But he insists the benefits outweigh the inconvenience, saying "one vehicle can be used by a number of families."

"The era for every family to own a car is coming to end. There's no room for everyone to have a car," said Norris.

Norris's Projet Montréal has challenged Mayor Denis Coderre on his handling of the car-sharing issue, claiming he is trying to stifle its development.

The mayor recently raised the price of universal parking stickers from $1,000 to $1,320 and has imposed a requirement that both services electrify their entire fleet by 2020.

A Projet Montréal administration would repeal these measures and allow the vehicles to be parked anywhere downtown, said Norris.

Aref Salem, the member of the city's executive committee responsible for transit, said the city is trying to find a balance between car-sharing services and the needs of local residents.

Net benefit for cities

A study by the Transportation Sustainability Research Center at the University of California, Berkeley showed that car-sharing has helped remove thousands of cars from the five North American cities it surveyed.

Its study of 7,350 car2go members in Vancouver, Calgary, San Diego, Washington and Seattle found that, on average:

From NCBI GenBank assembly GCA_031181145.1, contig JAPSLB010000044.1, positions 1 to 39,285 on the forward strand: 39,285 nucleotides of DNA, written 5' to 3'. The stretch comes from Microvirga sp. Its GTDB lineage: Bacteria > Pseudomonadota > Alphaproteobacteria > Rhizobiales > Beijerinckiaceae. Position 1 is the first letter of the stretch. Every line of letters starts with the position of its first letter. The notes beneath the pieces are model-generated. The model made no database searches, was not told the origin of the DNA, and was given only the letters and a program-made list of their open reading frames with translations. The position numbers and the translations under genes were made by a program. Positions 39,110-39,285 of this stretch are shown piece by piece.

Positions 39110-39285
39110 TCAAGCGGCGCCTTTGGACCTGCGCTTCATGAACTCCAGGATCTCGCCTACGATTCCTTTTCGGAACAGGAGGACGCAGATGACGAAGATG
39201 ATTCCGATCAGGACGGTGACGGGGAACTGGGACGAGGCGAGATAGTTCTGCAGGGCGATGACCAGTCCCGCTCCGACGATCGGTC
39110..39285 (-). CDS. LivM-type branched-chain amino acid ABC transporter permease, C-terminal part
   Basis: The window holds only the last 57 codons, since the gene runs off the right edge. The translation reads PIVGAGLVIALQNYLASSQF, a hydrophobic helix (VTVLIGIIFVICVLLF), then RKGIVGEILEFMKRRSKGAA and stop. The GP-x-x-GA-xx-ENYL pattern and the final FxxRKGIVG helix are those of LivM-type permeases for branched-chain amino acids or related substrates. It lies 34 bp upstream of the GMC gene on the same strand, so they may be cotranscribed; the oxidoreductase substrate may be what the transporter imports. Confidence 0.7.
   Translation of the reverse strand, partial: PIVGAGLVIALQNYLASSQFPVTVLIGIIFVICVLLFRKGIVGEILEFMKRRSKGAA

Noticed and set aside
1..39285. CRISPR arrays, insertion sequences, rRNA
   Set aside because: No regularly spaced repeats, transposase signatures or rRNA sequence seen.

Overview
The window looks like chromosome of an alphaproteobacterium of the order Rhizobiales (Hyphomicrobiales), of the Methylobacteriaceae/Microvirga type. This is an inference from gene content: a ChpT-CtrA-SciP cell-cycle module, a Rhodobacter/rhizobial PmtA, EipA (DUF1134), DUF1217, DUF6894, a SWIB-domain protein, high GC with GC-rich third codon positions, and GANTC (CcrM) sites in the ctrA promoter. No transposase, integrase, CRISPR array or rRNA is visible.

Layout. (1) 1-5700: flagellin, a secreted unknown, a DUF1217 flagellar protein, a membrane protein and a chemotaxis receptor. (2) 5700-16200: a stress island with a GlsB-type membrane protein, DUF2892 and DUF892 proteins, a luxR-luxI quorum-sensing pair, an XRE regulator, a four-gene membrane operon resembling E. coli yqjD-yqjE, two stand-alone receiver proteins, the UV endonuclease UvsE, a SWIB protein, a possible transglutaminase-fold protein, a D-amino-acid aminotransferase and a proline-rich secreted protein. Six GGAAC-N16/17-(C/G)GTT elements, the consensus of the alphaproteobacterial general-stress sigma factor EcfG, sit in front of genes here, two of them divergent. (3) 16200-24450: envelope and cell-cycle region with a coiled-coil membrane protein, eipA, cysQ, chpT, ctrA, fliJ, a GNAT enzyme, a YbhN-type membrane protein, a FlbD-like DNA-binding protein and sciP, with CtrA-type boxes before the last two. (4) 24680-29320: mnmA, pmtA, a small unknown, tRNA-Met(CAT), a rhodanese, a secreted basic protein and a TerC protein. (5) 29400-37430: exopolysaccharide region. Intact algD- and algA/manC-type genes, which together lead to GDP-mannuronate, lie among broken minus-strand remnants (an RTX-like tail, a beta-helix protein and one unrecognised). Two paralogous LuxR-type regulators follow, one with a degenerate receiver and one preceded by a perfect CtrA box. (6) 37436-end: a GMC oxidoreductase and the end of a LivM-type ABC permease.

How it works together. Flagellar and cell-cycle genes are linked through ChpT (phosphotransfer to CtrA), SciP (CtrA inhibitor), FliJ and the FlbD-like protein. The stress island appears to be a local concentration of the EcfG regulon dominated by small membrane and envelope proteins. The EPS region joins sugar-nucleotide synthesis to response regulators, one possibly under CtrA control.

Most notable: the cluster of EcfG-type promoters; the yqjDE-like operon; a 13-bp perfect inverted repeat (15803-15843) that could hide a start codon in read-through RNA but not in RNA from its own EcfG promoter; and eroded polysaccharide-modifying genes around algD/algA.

• two to five per cent of members sold a car because of car2go.

  • seven to 10 per cent of members refrained from buying a car.

  • More than 28,000 fewer cars operated in the five cities in 2015, or 7 to 11 cars per car2go vehicle.

  • Greenhouse gas emissions were reduced by 2,200 to 10,000 tonnes per year, a decrease of 4 to 18 per cent per car2go household.

In Calgary, the city has come up with a number of solutions to the problem of too many parked car-sharing vehicles displacing residents' cars. There is a limit on how many car2go vehicles can be parked on any one street, and a driver who parks there anyway faces stiff fines, said Coun. André Chabot.

Municipal authorities have also created 150 "microstall parking zones" reserved especially for car2go Smart cars, at the end of certain streets and in places where a normal-sized car wouldn't fit.


Car2go continuously publishes real-time data on its cars' locations, used by mobile apps to help users find the nearest available vehicle.

CBC/Radio-Canada saved this data every five minutes for five weeks in July and August and analyzed the results with the help of Montreal data scientist Nicolas Kruchten. High-use zones were identified using k-means clustering, an algorithm that identifies clusters of similar observations in large data sets. These zones represent general areas and are not exact locations of parked cars.

With files from Radio-Canada's Marie-Christine Rioux